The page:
When we shout and they listen, have we been successful?….it worked
When we use fear and we get them to do what we want without a fuss, have we been successful?
It is always a good idea to think about the long term outcome before we use discipline strategies. Our children’s minds and bodies are developing habits, what habits are they developing? Each strategy we use is developing a pattern of behaviour in them and the more we use it the stronger the pattern. Their brains do not distinguish between various situations; the pattern will show up in all aspects of their interactions. For example if we use fear in our discipline, you will develop a fear response pattern in their body. This fear then may show up in other situations. Sometimes our children may become scared in other situations which seem to us to be illogical. They may become less confident in other situations.
What else do we teach them to be fearful about? What could be the bigger outcome? E.g. Do we use the “fear” of our partners to get them to do something (I will tell your mom,dad,…) This can impact the connection between them, and between you and them.
The question is always, is our goal to solve the situation in the moment or to give a learning lesson? How do we decide which is more important? Maybe we can have a balance, maybe we can have both.
How can we do this?
Step 1 Understand and be aware of OUR needs
We are the starting point in the discipline cycle. When we are operating from a centred place and we know our outcome, we are more resourceful to discipline and parent our children effectively. When we have planned and thought of possible obstacles and solutions to those obstacles, our preplanning will help us decide what action to take in the moment. How often do we already know what to expect and haven’t planned a response?
- Take time to plan and think about your week to include all YOUR needs
- Social, quiet time, work, quality time with our partner, quality time with your children, responsibilities. If we don’t schedule it, we end up running on our children’s schedule which causes our frustration and reaction (and then we think it is our children that frustrate us)
It is our lack of meeting our own needs that cause our frustration and upset
Sometimes we are so busy in our schedule that we don’t even know what our needs are! Take the time to try and work it out.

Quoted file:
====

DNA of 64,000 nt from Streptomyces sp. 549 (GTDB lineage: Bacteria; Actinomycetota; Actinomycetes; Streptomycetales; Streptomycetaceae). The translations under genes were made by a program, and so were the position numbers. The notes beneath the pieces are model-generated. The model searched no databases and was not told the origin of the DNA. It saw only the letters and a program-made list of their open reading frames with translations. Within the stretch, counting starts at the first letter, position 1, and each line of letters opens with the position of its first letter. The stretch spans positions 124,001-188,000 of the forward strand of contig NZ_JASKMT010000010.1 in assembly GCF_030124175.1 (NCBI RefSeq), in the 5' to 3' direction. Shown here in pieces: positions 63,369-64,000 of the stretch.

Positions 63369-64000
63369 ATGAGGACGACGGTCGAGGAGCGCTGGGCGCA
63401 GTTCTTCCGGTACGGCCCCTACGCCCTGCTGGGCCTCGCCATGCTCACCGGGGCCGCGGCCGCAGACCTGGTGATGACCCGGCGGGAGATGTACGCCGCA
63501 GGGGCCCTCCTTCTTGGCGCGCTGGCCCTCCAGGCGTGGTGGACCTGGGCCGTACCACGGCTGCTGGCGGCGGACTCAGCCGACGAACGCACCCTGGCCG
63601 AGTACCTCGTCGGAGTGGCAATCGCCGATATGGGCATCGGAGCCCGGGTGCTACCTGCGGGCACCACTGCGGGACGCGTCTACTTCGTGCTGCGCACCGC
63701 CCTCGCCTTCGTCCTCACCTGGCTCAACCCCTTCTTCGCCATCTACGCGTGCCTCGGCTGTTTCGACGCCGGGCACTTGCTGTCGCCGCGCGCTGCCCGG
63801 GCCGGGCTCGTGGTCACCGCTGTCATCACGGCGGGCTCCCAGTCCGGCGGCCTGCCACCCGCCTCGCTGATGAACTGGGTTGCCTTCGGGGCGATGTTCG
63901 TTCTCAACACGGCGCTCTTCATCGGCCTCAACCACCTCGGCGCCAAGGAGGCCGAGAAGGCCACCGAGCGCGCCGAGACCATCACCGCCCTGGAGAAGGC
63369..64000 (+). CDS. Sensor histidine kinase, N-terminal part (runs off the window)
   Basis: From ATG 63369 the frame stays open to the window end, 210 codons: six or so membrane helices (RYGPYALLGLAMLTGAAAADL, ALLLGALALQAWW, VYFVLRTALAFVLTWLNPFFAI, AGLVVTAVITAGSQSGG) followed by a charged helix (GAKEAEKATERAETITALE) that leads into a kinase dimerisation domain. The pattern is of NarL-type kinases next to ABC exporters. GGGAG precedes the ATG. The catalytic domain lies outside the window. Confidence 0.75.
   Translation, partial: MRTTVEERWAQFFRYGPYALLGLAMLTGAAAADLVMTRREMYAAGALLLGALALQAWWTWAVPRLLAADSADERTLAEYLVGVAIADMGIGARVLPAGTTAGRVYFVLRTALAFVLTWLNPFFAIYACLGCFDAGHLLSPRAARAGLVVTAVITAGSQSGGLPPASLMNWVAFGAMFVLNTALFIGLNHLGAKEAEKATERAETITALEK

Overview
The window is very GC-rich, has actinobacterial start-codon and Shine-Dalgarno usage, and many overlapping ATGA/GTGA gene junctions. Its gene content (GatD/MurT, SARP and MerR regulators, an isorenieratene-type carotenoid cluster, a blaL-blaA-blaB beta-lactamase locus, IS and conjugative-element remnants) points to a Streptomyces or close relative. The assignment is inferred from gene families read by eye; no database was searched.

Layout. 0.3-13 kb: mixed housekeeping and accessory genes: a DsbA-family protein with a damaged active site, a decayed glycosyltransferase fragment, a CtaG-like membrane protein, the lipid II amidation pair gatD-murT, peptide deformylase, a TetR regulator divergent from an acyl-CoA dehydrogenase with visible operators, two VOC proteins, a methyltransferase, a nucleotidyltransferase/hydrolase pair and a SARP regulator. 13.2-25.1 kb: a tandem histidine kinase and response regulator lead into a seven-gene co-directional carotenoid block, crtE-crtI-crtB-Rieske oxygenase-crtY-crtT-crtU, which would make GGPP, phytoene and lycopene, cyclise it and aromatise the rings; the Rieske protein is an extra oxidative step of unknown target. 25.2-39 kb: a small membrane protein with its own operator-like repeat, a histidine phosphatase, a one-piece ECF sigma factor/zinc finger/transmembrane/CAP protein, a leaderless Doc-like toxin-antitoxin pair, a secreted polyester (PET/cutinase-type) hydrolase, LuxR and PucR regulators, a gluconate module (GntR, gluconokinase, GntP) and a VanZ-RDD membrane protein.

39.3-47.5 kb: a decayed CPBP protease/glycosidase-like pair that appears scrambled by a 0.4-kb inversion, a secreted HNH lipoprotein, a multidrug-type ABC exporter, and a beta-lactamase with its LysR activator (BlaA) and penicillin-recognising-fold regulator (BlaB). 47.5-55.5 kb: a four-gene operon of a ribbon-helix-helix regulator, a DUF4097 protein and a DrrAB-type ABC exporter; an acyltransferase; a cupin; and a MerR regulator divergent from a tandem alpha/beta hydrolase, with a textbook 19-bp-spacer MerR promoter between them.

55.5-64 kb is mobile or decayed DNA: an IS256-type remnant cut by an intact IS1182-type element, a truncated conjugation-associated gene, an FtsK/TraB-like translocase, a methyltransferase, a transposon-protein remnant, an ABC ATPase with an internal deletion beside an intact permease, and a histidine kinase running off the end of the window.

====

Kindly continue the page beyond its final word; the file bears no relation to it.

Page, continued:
- Think of possible obstacles – what can you put in place to help
e.g. children will be tired when you go out, what could you do? You have planned morning time for yourself and the children wake up early, what could you do?
When we make a conscious effort to think about and meet our own needs, we will parent from a completely different place. Even if it causes total disruption in the beginning! In fact, that is inevitable but necessary.
- What do you want to teach them really?
Get clear in your message. So often we are in the moment and just want them to listen, have we actually thought of what specifically the learning lesson is? Can we voice that in one sentence? Having long explanations causes our children to lose the message and we are less effective. Our focus is then on our upset or theirs and the lesson is lost, so we will have the same conversation the next time. Examples of messages: We brush teeth every morning, we brush teeth every evening. Saying our sentence with certainty that there is no other option and 100% expectation that they do it, gives them a clear message. When we are upset, nagging or think they won’t do it – that is the message they get and we are often unsuccessful.
I remember as a single mom with 2 small boys, one with special needs, it felt impossible to find the time for myself. I was so busy with their schedule that I didn’t even know what my needs were. I started small with a few minutes a day, it felt uncomfortable, I felt guilty, there was chaos in those moments. I did it anyway! I was at that stage that I had nothing to lose. It was the best choice I ever made. After a while I started to enjoy my time, my boys started to respect me more (because I was respecting myself) and somehow we were still able to get everything we needed to be done, done!
When we take time for ourselves we are teaching our children the most valuable lesson – to learn to meet their own needs too!
In my next blog, I will go into detail to understand their needs behind their misbehaviour. When we learn to meet their needs in our day to day interactions with them, we eliminate most of their misbehaviour
I would love to hear your feedback, contact me on firstname.lastname@example.org
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